There is also the flurry of recent MRI safety Best-Practice recommendations from a number of documents, all of which should be part of the Administrator / Technologist library of reference materials. One common element to the Joint Commission’s Sentinel Event Alert #38, the ACR’s Guidance Document for Safe MR Practices, and the recent Veterans Administration MRI Design Guide, is the recommendation for the use of ferromagnetic detection (see below).

While ferromagnetic detection systems can be readily incorporated into both new and operational MRI facilities with minimal muss & fuss, even the most easily-installed and cost-effective systems typically require advanced budgetary planning.

The upshot? Please start thinking today about your planned MRI safety improvements for 2009 and budget accordingly.

Whether you’re considering the newly-released Mednovus Sentinel® GS 2.0 portals (both the 24-inch Patient Sentinel® GS 2.0 and the 48-inch Entry Sentinel® GS 2.0) or our SAFESCAN® hand-held Target Scanner™ (or the optimal combination of both), it would be a privilege to be at your service.

We at Mednovus are delighted to announce our new association with Siemens Medical Solutions, a world leader in MR imaging, and we encourage you to contact your local Siemens sales rep to get product quotes for your budgeting purposes. Alternatively, simply let us know where you are located, and we will put you in touch with the appropriate Mednovus product expert from Siemens’ national accessories division. Contact us soon so that we can arm you with the information you need to secure MRI safety improvements in next year’s budget.

Yes! Please put me in touch with the right Siemens’ accessories product expert!

By reviewing your current MRI safety protocols against published best-practices, and soon-to-be accreditation standards, you can prioritize the areas for improvement in 2009. In many cases, no-cost operational changes will help you achieve your goals, but whether it’s a new MRI-friendly infusion pump, improved signage, or the thrice-recommended ferromagnetic detector, you will probably need to have a few MRI safety line-items in next year’s budget.

Please contact us if we can be of any assistance in helping you with your observances of MRI Safety Planning season.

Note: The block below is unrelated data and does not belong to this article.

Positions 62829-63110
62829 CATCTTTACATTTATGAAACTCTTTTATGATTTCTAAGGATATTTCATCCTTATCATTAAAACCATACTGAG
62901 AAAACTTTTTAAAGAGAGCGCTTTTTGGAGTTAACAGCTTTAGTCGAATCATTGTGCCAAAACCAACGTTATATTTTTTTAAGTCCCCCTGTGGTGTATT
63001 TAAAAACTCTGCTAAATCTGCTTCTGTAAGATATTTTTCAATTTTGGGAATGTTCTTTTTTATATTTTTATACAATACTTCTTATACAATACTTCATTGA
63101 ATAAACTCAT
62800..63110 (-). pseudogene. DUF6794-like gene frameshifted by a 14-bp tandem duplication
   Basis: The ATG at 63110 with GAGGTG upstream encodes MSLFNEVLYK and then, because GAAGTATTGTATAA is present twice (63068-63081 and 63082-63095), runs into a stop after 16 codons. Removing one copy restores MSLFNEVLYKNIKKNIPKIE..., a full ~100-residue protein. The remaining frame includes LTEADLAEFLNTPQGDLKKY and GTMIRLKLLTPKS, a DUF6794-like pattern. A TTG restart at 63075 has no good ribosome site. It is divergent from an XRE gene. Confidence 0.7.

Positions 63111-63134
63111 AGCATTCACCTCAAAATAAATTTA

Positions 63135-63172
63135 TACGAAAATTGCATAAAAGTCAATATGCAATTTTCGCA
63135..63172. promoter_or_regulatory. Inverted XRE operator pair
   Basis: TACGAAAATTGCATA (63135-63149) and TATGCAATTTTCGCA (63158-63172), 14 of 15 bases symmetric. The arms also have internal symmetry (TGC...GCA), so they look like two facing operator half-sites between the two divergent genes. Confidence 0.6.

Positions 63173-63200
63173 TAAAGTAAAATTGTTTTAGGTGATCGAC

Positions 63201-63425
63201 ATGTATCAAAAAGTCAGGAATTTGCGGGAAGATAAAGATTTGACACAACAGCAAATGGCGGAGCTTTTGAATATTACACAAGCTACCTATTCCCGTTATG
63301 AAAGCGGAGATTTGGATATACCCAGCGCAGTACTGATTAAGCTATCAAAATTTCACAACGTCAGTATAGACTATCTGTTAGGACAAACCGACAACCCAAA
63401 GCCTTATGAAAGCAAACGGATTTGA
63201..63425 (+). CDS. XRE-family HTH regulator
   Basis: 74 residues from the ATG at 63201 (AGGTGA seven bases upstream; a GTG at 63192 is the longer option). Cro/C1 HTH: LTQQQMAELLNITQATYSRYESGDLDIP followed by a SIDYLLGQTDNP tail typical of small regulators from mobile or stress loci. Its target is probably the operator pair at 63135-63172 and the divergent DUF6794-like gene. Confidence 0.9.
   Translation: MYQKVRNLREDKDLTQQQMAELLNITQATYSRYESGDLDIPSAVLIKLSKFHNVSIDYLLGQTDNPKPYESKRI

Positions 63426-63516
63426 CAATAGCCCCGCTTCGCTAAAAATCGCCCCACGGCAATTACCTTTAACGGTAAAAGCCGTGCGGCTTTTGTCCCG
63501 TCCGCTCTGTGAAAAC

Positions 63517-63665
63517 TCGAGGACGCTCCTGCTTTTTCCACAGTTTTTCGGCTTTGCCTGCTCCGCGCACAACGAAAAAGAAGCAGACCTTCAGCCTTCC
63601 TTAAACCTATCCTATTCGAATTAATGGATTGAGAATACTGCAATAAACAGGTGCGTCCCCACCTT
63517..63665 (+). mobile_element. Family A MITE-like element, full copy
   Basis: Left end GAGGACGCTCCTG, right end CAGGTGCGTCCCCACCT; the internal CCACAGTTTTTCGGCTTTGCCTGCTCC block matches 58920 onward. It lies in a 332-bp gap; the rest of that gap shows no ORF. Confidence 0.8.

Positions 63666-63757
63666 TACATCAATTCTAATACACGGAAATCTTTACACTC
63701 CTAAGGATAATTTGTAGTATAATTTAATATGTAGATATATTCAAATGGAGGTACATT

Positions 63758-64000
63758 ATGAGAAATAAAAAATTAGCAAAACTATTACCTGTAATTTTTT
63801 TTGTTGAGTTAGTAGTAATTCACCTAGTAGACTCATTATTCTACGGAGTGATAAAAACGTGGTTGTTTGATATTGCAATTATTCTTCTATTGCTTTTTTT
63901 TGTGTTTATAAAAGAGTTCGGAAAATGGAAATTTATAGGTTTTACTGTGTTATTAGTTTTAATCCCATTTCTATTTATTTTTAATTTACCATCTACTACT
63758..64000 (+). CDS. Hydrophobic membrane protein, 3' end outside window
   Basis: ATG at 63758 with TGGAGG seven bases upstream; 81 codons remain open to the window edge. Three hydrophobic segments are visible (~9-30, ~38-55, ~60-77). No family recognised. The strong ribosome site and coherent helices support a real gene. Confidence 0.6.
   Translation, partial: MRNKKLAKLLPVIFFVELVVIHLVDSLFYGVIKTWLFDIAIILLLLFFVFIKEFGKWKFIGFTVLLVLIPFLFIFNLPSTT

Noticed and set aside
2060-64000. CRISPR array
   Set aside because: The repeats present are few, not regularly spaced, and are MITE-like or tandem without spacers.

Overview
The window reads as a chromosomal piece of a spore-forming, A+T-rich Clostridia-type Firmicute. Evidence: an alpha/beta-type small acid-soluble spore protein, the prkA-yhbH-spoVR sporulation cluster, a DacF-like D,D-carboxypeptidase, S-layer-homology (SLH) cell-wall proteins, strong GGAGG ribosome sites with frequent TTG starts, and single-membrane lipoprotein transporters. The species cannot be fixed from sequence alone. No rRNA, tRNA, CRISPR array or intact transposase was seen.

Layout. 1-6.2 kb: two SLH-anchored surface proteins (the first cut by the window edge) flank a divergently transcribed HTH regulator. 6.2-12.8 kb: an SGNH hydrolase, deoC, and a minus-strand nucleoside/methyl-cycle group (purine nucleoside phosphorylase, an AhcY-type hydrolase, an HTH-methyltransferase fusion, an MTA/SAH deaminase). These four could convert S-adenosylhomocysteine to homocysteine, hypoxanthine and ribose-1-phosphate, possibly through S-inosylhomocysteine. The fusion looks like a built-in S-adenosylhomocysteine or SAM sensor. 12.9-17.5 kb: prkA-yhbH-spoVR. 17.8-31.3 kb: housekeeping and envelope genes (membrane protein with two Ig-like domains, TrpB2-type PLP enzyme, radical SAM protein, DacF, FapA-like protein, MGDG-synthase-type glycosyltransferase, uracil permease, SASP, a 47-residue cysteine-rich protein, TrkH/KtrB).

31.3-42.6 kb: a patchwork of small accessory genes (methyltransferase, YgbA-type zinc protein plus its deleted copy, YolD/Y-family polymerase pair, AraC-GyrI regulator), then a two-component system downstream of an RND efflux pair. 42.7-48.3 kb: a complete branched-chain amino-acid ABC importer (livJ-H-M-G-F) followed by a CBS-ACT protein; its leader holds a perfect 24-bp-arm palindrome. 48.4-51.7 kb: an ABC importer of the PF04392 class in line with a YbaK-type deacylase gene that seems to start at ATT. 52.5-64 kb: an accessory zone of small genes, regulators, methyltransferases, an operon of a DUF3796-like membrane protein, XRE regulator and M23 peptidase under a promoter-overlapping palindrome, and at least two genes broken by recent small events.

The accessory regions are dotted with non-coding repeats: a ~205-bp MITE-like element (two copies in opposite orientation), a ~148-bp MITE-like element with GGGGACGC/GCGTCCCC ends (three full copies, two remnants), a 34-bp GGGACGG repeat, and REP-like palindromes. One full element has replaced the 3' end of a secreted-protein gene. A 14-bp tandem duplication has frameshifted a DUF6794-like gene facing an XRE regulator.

Tobias Gilk, President & MRI Safety Director
Mednovus, Inc.
Tobias.Gilk@Mednovus.com
www.MEDNOVUS.com

New Joint Commission Environment of Care (EC) Requirements

Starting in January of 2009, the drought of MRI safety regulation will begin to end.

It surprises many that the Joint Commission has no specific MRI safety accreditation standards. Surveys of accredited MRI providers have, over the past many years, focused largely on general safety standards, adapted for the MRI environment. Historically, a surveyor’s check for a non-magnetic portable fire extinguisher was the only MRI-specific safety check provided by the Joint Commission.

Despite the fact that many MRI-specific safety articles, recommendations, and, most recently, Sentinel Event #38 have been offered by the Joint Commission and its allied Joint Commission Resources educational arm, there have not previously been specific MRI safety standards for accreditation, and it is only through the new Environment of Care requirements that MRI safety will become an implicit standard for Joint Commission accredited facilities.

Starting this coming January 2009, inpatient and outpatient accredited facilities will need to abide by the new Risk Management provisions of the Joint Commission Environment of Care standard. The Standards Improvement Initiative will require facilities to prospectively define the physical hazards within the facility and develop specific responses to manage and mitigate those hazards.

The new standard specifically cites Sentinel Event Alerts as one external reference that must be considered in defining risks. For MRI, this automatically means Sentinel Event Alert #38. And since SEA #38 draws so heavily from the ACR Guidance Document for Safe MR Practices: 2007, it only follows that the ACR Guidance Document is the underlying industry standard document for defining MRI safety. Another external reference that specifically addresses MRI physical hazards which should be used as a basis for risk analysis is the VA MRI Design Guide.

What do Sentinel Event Alert #38, the ACR Guidance Document, and the VA MRI Design Guide all recommend? Well, lots of common elements, actually, but one of the key recommendations is for the use of ferromagnetic screening (click here to download a PDF document that outlines many of the recent recommendations for ferromagnetic detection).

While it is starting with the Joint Commission Environment of Care, my expectation is that MRI-specific patient safety requirements will spread to other accreditation requirements, building codes, and standards of practice. This will include not just recommendations, but requirements for the use of ferromagnetic detection for MRI pre-screening.

Over the next few months, all Joint Commission accredited MRI providers will need to review the standards of practice in the ACR Guidance Document for MR Safe Practices. Specific actions must be taken to identify, document, and respond to the unique hazards in the MR environment. One of those immediate actions should be planning for ferromagnetic detection at your MRI facility.

If you have any questions about the new MRI safety standards, the best-practice recommendations for ferromagnetic equipment siting, and incorporating these vital safety instruments in your MRI screening practices, I recommend that you heed the advice of the ACR Guidance Document, the VA MRI Design Guide, and other safety practice documents. If you still have questions about these standards, I invite you to contact me.

Tobias Gilk, President & MRI Safety Director
Mednovus, Inc.
Tobias.Gilk@Mednovus.com
www.MEDNOVUS.com